What I would suggest is that the actions of the Israeli government — now in Gaza and in the past in both Gaza and the West Bank — are bad enough without crying wolf about genocide and that when you cry wolf about genocide you invite people to completely tune out the very real and very terrible things that are being done … and these people are already very interested in tuning out complaints about these terrible things.
It’s sufficient to say that Israel shouldn’t be killing civilians, to argue against those who would justify those killings, and to work to bring this tragic violence to an end.
I wouldn’t hold your breath for a ceasefire today because, no matter where your loyalties lie, this sort of thing is just confirmation of the reasons to support further hostilities:
The attack happened on the eighth day of an Israeli offensive against the Gaza Strip which it launched with the stated aim of preventing rocket strikes from the Palestinian enclave.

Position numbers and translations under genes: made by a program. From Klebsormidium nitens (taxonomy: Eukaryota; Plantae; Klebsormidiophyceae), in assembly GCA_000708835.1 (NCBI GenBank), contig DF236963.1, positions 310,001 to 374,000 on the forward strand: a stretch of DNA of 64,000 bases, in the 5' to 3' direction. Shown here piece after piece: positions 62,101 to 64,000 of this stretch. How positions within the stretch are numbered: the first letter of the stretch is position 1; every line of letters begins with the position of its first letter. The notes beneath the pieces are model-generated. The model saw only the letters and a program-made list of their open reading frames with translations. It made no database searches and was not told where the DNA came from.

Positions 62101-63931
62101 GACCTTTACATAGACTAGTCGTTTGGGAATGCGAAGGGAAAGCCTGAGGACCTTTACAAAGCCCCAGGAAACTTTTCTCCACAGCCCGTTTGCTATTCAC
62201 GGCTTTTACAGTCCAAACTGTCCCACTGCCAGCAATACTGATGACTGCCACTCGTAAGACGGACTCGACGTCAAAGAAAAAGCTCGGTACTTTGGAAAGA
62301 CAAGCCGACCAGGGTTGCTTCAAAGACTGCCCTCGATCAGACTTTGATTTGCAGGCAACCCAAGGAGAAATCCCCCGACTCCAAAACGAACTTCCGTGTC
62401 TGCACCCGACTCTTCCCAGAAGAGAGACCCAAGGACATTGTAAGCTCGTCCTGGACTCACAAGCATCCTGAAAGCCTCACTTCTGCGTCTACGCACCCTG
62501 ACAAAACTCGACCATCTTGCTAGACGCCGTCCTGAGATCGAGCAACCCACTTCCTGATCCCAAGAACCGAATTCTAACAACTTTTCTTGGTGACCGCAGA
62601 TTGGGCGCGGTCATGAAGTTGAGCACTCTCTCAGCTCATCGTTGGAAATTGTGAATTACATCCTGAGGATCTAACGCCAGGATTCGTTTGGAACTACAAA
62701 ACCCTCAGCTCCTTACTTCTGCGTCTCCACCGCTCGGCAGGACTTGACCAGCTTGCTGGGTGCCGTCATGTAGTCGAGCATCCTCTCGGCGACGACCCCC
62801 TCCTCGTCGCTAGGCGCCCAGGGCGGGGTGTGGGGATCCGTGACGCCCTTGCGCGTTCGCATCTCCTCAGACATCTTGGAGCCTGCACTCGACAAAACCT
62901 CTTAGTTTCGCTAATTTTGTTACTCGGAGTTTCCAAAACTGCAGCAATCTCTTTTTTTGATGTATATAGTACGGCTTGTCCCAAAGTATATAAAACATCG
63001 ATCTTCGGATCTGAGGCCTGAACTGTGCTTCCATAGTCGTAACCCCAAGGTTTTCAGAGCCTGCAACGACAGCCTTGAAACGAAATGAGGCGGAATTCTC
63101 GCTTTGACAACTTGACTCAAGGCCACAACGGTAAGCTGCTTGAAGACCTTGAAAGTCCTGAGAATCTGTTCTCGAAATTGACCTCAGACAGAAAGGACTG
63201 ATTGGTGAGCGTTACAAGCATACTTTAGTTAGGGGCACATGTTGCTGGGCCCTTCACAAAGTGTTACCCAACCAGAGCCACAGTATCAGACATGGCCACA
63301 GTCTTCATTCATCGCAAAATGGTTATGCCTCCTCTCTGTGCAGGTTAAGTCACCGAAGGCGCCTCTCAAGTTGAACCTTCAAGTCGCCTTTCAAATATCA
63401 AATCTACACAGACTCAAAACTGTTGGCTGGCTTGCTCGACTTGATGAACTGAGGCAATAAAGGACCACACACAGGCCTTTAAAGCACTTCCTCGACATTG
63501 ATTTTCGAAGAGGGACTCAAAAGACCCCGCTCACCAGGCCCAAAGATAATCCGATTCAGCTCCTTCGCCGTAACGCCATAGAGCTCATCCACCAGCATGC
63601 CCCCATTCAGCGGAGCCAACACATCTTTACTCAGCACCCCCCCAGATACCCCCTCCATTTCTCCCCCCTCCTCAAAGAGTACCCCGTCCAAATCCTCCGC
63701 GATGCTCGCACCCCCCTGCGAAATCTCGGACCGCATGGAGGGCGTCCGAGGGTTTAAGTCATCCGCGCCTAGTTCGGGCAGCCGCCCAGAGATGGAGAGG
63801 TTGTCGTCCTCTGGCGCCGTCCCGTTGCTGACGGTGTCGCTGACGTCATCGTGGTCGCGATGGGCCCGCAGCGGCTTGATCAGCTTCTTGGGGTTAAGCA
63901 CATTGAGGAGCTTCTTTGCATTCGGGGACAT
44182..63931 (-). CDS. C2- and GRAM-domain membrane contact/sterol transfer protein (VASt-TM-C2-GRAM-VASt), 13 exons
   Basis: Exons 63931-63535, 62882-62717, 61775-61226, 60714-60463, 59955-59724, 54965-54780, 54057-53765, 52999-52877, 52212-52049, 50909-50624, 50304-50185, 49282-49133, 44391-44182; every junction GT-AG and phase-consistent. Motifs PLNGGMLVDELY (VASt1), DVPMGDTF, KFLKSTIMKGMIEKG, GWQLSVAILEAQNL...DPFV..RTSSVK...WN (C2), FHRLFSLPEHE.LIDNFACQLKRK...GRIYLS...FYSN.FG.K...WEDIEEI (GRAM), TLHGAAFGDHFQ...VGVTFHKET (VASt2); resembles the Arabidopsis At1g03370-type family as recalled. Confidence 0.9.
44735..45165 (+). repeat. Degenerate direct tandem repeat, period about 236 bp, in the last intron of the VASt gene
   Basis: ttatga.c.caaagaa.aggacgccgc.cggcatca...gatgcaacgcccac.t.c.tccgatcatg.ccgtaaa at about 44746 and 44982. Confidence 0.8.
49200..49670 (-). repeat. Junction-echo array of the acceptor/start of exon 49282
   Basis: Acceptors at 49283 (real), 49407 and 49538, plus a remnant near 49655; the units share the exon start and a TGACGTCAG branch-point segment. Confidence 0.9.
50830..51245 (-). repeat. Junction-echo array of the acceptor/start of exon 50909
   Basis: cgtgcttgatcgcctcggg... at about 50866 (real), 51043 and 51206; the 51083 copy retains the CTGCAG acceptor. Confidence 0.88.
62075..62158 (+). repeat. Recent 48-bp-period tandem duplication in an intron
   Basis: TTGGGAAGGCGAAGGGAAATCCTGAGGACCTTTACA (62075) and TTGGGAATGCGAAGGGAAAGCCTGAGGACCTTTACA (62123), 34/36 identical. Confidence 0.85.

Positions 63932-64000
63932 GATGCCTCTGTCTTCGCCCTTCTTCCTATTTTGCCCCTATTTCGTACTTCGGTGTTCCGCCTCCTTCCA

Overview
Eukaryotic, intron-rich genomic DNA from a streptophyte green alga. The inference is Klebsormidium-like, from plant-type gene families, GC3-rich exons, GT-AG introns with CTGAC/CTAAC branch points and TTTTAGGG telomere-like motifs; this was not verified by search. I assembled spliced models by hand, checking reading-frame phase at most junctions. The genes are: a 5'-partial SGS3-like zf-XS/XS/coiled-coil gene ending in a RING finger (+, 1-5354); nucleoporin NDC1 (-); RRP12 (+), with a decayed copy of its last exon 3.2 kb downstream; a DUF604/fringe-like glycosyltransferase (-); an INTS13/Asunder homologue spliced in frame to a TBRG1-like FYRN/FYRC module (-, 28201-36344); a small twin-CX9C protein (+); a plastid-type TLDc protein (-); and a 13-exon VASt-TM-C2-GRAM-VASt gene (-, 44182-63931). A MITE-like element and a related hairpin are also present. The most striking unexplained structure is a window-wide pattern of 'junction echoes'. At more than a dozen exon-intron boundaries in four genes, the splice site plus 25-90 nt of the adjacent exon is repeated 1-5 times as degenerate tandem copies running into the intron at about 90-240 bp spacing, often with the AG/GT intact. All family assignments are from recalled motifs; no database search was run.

A Palestinian source in the West Bank told Haaretz that the Al-Aqsa Martyrs’ Brigade claimed responsibility for the Tel Aviv attack, but that it has been carried out by a delegation from the Gaza Strip.
Celebratory gunfire rang out in Gaza City when local radio stations reported news of the Tel Aviv explosion. Hamas spokesman Sami Abu Zuhri praised the bombing, but came short of responsibility for the attack.
"Hamas blesses the attack in Tel Aviv and sees it as a natural response to the Israeli massacres…in Gaza," he told Reuters.
[I]n Israel the question was how to respond to aggression from Gaza, and in Gaza the question was how to respond to aggression from Israel. And each side considered its own use of force—what the other side called provocation—a response to provocation.
That’s Robert Wright, in an interesting piece over at the Atlantic called “Who Started the Israel-Gaza Conflict?”
His answer, after looking at a detailed timeline put together by Emily Hauser, “is that it’s very hard to say which side started the conflict.”